Should parents help their adult children find jobs?


So, I was invited to speak on CBC Radio One’s Cross Country Checkup, hosted today by guest Suhana Meharchand. On the show, I briefly spoke about parents assisting their adult children find jobs. Let’s just say that sparked a bit of laughter and a bit more of disbelief.

Should they help?

Well, personally I think they should. But. And this is a big one (get your mind out of the gutter please. Sheesh.) There should be a limit.

I think Christina Newberry took a great approach to it in her article “How to Help Adult Children Living at Home Find a Job.” In the post, she outlines the steps parents can take to help their kids out but she also mentions where that help should stop. That is to say, don’t go and actually follow up with employers for your children. They need to be independent.

Well, what we need is assisted independence.

To think that I have to rely on my parents to get on my feet is something I am not quite comfortable with. I wish I didn’t have to. As Suhana said on the show, parents have done so much for their kids and now we are expecting them to do more. Which is unfair to say the least. But helping them, will help the parents.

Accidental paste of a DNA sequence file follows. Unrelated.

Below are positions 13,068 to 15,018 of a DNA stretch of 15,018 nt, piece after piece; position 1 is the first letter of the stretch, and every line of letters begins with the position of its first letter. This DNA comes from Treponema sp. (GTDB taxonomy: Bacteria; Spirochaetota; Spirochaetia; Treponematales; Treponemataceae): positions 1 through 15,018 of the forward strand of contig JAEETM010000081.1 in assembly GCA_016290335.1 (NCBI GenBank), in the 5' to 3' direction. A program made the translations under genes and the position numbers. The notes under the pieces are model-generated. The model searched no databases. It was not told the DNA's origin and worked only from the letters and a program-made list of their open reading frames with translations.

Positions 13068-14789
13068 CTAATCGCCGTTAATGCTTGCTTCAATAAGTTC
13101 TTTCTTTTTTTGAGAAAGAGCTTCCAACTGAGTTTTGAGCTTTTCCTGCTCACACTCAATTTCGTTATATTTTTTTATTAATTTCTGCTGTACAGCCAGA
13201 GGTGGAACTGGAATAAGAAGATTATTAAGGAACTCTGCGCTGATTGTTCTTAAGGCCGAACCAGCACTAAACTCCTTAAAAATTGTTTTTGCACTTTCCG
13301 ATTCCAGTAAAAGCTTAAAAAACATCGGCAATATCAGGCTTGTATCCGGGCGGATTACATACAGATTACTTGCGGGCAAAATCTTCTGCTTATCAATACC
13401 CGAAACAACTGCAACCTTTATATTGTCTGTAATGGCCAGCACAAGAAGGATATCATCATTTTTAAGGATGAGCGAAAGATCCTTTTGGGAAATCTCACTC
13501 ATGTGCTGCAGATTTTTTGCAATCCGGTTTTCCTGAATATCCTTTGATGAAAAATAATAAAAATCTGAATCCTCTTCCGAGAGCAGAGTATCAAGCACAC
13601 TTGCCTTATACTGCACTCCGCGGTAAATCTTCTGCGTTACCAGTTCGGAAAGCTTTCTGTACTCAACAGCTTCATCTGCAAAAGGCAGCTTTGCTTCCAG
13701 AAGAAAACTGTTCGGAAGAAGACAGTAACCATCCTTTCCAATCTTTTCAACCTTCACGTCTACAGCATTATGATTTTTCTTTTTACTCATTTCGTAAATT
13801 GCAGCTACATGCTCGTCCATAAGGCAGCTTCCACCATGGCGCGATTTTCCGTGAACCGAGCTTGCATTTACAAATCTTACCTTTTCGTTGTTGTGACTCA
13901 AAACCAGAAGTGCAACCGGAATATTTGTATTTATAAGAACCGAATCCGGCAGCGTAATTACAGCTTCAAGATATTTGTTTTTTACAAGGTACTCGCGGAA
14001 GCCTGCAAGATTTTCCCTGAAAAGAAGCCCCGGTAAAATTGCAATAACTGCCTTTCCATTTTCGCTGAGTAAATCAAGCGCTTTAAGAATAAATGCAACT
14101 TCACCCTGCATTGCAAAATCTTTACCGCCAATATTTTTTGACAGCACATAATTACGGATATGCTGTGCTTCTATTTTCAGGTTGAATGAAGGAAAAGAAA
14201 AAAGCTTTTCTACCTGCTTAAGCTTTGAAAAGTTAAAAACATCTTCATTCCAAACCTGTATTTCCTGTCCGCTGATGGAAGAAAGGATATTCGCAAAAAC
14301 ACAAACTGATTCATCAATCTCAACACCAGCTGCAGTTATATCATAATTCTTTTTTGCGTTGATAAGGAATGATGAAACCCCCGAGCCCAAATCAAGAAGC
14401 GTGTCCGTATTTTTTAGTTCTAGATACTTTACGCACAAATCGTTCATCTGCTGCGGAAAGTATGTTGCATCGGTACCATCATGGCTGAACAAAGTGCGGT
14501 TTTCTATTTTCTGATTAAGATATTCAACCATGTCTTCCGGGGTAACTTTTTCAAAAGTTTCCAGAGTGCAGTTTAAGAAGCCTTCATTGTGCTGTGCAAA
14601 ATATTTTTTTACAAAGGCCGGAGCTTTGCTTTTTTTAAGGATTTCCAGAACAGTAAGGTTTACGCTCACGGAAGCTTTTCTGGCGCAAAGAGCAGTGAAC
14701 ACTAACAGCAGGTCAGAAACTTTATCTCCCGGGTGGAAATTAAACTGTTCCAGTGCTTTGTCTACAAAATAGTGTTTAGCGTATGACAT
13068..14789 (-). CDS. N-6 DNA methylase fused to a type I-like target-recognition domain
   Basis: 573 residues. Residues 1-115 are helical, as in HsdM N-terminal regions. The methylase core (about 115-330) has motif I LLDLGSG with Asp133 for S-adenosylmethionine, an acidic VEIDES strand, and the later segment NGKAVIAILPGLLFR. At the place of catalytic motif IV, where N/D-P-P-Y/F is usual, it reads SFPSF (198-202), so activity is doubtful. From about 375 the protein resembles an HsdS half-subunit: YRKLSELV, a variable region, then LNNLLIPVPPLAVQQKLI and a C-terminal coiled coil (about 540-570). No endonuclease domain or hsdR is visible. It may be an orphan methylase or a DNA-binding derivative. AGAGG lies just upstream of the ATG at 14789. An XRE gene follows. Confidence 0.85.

C’mon you want us out right?

Jokes aside. We are told that informational interviews are extremely important to develop a network. Agreed. Where do we start with developing this so called network? Well, with those close to us. And who are we closest to? Our parents.

What I meant on the show was simply that parents should aide their adult children with developing those networks. Only if they are able to and their children are willing to get that help. Please, don’t go out and find a job for your kids. I, personally, would never be able to live that down myself.

Networking starts at home. That’s as far as parents should go. And perhaps look over our resumes. They have experience. Real experience. Not free internship experience(s).

3 thoughts on “Should parents help their adult children find jobs?

  1. Parent should help their kid only for the first job. If the kid need to look for a new one after that parent should stay back and jut being supportive. That what happen to me..of the kids look by themselves, they will probably have more confidence after, since they were able to do something important without their parent

    • Agreed. But for most of us we got our first job without much or rather any help. At least I did. What I need assistance with is being introduced to people.

  2. Glad you agree with my approach! Great clarification of your point.

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